How utilities can be the heroes of their communities

Utilities that own the customer experience end to end improve customer service and can anchor additional community services


For most Americans, there is no other public service they interact with more than their utility providers. Electric, water, and gas utilities are about as essential as you can get when we talk about essential services. 

Utilities hold a unique position in the United States: they have regular interactions with most everyone in their communities, and they are often the most trusted and familiar organizations across demographics. Utility providers can leverage this dynamic to make life easier for their customers and to strengthen social services in their communities. Even better, they can do this all while being economically responsible and operationally efficient.


The problem with outsourcing the customer experience

For the last 20 years, there has been a trend among larger investor owned utilities to close in-person payment centers. Most have hired vendors to establish “pay stations,” local retail businesses equipped with applications that allow them to process payments on behalf of a utility.

There are many issues that negatively affect the overall performance for this payment model: 

  • Customers must pay a fee for their bill to be processed. These fees disproportionately impact cash-preferred customers, resulting in fees sometimes higher than 3% of their bill.
  • Long lines are almost a daily occurrence, as payment processing is not a core business function of the retailer.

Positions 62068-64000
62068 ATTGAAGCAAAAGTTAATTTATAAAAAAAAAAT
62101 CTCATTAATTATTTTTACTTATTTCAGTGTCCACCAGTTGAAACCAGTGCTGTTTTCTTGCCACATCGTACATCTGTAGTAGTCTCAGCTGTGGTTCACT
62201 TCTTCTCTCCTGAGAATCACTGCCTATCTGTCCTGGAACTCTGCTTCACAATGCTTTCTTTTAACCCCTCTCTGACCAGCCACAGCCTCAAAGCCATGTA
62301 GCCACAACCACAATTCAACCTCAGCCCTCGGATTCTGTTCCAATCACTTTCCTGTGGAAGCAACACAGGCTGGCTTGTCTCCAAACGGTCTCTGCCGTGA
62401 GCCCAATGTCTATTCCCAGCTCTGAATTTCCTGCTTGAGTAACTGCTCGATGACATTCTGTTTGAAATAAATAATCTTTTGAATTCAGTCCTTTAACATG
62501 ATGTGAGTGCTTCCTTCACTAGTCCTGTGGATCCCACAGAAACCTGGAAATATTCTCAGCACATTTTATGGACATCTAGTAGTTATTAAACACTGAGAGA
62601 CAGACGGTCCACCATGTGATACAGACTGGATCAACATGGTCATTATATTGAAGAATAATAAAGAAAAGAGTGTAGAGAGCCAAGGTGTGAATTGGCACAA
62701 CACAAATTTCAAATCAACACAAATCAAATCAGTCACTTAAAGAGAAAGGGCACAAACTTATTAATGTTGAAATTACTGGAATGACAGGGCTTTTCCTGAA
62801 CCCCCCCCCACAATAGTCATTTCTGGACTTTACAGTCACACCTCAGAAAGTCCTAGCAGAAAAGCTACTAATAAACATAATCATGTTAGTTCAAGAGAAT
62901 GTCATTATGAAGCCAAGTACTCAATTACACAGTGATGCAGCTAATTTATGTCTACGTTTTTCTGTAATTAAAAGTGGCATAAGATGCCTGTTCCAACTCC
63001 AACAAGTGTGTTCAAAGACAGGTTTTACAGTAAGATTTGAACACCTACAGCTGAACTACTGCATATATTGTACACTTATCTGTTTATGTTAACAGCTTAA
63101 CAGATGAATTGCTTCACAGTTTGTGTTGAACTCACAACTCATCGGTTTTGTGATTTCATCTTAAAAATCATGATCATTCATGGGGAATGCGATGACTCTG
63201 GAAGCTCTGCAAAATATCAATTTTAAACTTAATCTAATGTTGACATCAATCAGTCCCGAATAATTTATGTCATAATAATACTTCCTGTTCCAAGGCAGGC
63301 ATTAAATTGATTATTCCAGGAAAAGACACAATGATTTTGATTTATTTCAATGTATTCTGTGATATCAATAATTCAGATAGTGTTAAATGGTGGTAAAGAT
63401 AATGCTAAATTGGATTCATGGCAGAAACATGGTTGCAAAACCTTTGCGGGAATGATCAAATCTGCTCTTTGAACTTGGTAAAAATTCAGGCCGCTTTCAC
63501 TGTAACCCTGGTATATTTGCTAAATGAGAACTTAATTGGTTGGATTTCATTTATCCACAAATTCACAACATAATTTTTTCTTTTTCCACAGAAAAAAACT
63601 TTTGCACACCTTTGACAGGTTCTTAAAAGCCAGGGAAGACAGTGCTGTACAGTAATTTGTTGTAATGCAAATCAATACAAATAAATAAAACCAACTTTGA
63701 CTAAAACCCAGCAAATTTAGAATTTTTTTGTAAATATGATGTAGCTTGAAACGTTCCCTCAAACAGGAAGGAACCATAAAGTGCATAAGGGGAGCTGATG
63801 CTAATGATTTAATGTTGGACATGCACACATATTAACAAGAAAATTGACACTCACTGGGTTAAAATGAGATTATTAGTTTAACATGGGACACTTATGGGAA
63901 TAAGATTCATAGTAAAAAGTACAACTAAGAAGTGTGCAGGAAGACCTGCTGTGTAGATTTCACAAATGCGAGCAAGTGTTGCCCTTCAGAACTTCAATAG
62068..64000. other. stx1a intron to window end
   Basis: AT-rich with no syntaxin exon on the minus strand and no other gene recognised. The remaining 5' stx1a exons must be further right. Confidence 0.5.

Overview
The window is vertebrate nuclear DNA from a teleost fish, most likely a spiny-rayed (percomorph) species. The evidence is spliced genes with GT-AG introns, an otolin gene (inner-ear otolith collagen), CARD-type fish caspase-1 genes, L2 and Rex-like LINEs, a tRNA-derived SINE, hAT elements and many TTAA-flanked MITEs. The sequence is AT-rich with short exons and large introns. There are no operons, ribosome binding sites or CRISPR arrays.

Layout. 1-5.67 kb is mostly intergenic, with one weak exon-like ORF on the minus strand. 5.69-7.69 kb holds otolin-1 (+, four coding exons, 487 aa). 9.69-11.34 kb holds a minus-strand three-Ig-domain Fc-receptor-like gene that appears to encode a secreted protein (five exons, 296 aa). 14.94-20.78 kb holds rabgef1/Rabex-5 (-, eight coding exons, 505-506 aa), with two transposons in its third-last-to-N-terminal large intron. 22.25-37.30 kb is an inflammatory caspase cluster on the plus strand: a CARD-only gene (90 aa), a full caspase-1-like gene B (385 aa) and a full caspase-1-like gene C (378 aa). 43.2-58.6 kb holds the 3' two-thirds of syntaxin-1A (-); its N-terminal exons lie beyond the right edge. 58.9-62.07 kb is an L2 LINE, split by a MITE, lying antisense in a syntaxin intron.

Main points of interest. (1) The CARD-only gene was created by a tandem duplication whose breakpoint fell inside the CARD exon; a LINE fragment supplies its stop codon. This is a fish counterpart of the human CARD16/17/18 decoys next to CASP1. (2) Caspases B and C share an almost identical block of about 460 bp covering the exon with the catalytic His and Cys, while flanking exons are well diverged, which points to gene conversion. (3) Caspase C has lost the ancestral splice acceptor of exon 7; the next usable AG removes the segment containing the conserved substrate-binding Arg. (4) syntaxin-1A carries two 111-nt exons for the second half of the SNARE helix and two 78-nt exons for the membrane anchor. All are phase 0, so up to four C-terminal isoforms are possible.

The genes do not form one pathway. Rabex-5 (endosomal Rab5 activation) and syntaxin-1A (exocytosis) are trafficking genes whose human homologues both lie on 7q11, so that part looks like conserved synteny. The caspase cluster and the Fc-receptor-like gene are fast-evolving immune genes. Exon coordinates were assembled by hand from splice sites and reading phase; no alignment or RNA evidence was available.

• Cash processing increases the cost to the retailer for depositing funds.
  • It’s not easy for customers to pay, since customers must have their utility bill on hand, and know the exact balance. 
  • These payments don’t post automatically to a utility provider’s customer information system (CIS), risking late fees or service interruptions. 

This also leads to more customer service calls for people calling about the status of their bill, since a customer can’t be confident that their payment posted to their utility account.

There is also high turnover of pay stations, as retailers become frustrated with the responsibility of having cash on hand and for inconveniencing their regular customers who are included in longer payment lines.


Owning the customer lifecycle end-to-end

Many utilities have introduced their own self-service payment kiosks to maintain a convenient payment channel for in-person customers, especially those paying in cash who don’t have the option to pay online. Many of these customers are under-banked and don’t have access to traditional banking services like credit or debit cards that would enable them to pay online. During the COVID-19 pandemic, even utilities that still operate payment centers are looking for ways to continue serving their in-person customers while eliminating person-to-person contact. 

Utilities that offer kiosks are providing secure, self-service, 24/7 access for customers to pay in cash while eliminating person-to-person contact in a pandemic. Payments post in real time via cloud-based payment technology, providing up-to-the-minute information about a person’s account. Customers receive a receipt that provides assurance that their payment was received correctly.